Russia poses a danger to US, says Trump nominee Tillerson
Secretary of state nominee criticises ‘weak or mixed signals’ of Obama administration
Russia poses a danger to the US and must be held accountable for its actions, Rex Tillerson, President-elect Donald Trump’s nominee for secretary of state and the former CEO of Exxon Mobil Corp, told senators at his confirmation hearing.
“Our NATO allies are right to be alarmed at a resurgent Russia,” Mr Tillerson (64) said before the Senate Foreign Relations Committee on Wednesday. At the same time, he faulted a lack of US leadership for Russia’s aggressiveness, citing “weak or mixed signals with ‘red lines’ that turned into green lights”.
Mr Cardin said he also was troubled that Mr Tillerson’s opening statement made “no mention about the direct, confirmed cyberattack by Russia on America”.
“Moscow directs efforts to undermine democracy with propaganda, false news, cyberattacks, funding for populist political parties abroad,” Mr Cardin said. “So perhaps it should come as no surprise that these nefarious activities have reached our shores. But it’s stunning nonetheless.”
Yet even Mr Tillerson’s remarks mark a sharp departure from comments by Mr Trump, who has called for a friendlier relationship with Mr Putin. They are also a stark turnaround for an oil baron who staked billions of dollars on Russia’s crude bonanza and as recently as 3 ½ years ago was feted by Russia with its Order of Friendship.
One of Mr Tillerson’s most decisive moves as chief executive officer and chairman of Exxon was to make Russia the company’s biggest single exploration prospect globally.
Now, Mr Tillerson faces the challenge of assuring lawmakers that he can pursue the broader interests of US foreign policy after his 41-year career at Exxon, the world’s largest energy company by market value.
In his testimony, Mr Tillerson said Russia has acted against US interests and urged an “open and frank dialogue” so that “we know how to chart our own course.” But he made no mention of the US intelligence findings that Russia hacked into last year’s presidential campaign, leaking documents in what the spy agencies say became an effort to help Mr Trump win. Russia has denied responsibility for the hacking.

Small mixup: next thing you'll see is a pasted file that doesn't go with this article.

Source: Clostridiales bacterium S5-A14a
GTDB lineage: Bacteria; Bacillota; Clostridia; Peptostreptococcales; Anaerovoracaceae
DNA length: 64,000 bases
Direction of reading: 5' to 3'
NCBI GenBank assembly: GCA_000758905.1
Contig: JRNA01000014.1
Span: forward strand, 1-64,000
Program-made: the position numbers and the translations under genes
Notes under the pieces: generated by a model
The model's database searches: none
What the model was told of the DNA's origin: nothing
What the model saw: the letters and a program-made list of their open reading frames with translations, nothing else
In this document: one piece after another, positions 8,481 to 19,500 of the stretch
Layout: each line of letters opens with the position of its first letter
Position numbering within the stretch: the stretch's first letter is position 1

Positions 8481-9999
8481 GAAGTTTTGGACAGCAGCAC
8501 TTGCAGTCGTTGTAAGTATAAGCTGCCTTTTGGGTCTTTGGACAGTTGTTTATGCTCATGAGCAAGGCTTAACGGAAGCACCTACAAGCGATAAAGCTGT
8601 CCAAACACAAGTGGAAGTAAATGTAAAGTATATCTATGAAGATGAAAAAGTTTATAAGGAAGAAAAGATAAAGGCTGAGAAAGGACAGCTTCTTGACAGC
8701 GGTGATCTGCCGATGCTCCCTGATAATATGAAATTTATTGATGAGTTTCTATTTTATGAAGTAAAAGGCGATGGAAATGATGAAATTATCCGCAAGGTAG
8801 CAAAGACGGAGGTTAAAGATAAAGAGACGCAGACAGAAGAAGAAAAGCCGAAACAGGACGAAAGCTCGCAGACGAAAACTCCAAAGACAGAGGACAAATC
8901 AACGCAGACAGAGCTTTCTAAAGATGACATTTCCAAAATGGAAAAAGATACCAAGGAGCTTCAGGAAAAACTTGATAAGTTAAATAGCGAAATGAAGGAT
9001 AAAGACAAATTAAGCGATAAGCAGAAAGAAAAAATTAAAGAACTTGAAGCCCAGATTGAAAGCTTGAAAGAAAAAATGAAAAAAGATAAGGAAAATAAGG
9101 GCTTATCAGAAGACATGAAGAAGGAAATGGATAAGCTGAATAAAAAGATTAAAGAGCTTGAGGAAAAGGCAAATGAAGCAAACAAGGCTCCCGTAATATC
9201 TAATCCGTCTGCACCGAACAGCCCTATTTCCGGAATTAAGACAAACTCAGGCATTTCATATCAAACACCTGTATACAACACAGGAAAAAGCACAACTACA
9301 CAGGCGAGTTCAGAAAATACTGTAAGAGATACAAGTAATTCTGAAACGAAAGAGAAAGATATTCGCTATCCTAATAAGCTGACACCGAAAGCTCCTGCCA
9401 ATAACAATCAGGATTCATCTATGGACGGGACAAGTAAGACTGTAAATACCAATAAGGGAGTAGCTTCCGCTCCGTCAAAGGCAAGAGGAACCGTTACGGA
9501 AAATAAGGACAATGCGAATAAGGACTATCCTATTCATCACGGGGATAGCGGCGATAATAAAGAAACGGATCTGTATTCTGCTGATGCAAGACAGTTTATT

After Mr Cardin, other Democrats will also press Mr Tillerson on the issue during questioning, as well as news reports that US intelligence officials have informed Trump they’ve received unsubstantiated information that the Russian government had compiled potentially damaging personal and financial information on him.
Mr Trump denounced those reports on Twitter as “fake news”.
The Kremlin also denied the allegations Wednesday.
Asked to comment on Mr Tillerson’s prepared statement, spokesman Dmitry Peskov said that the Kremlin’s past “positive” assessments of the nominee referred to his professional qualities.
“This doesn’t mean we are wearing rose-colored glasses,” Mr Peskov said. “We understand that Mr Tillerson will continue to be rather firm in following his line.”
In a nod to senators from both parties who are seeking tighter restrictions on Russia after the hacking, Mr Tillerson said the US should use “economic aid and economic sanctions , where appropriate, as instruments of foreign policy.”
Exxon has been hurt by sanctions against Russia that stalled its drilling plans there.
Mr Tillerson said he was trying to explain what he called Mr Trump’s “bold new commitment” to advancing U.S. priorities abroad. At the same time, the speech charted a foreign policy vision that differs with Trump’s in important ways.
Mr Tillerson said the world risked plunging “deeper into confusion and danger” without American leadership, while Trump has cast the U.S. as overextended and in need of an “America First” policy.
Senator Bob Corker, the Tennessee Republican who heads the committee, said Tillerson’s job will be to “restore U.S. credibility around the world.”
In an implicit criticism of President Barack Obama’s policies, Mr Tillerson painted a portrait of a US government that has abrogated its leadership position in the world and no longer lives up to its commitments. Citing his time in the Boy Scouts - he was an Eagle Scout and went on to lead the organization - he said the US must abide by the phrase the Boy Scouts cherish: “On my honor.”
Among global issues Tillerson mentioned was “radical Islam.” He said defeating Islamic State terrorists must be “our foremost priority in the Middle East.” He called out North Korea and Iran, which he said had been allowed to get away with violations of the agreement that limited its nuclear program.
Mr Tillerson also faulted China for failing to rein in North Korea’s nuclear program and for stealing U.S. intellectual property.
“We need to see the positive dimensions in our relationship with China as well,” he said. “The economic well-being of our two nations is deeply intertwined. China has been a valuable ally in curtailing elements of radical Islam. We should not let disagreements over other issues exclude areas for productive partnership.”
Those remarks will please leaders in Beijing, who have been unnerved by a litany of tweets in which Trump has questioned 40 years of protocol on Taiwan while saying that China dumps cheap goods on the U.S. market and continues to manipulate its currency.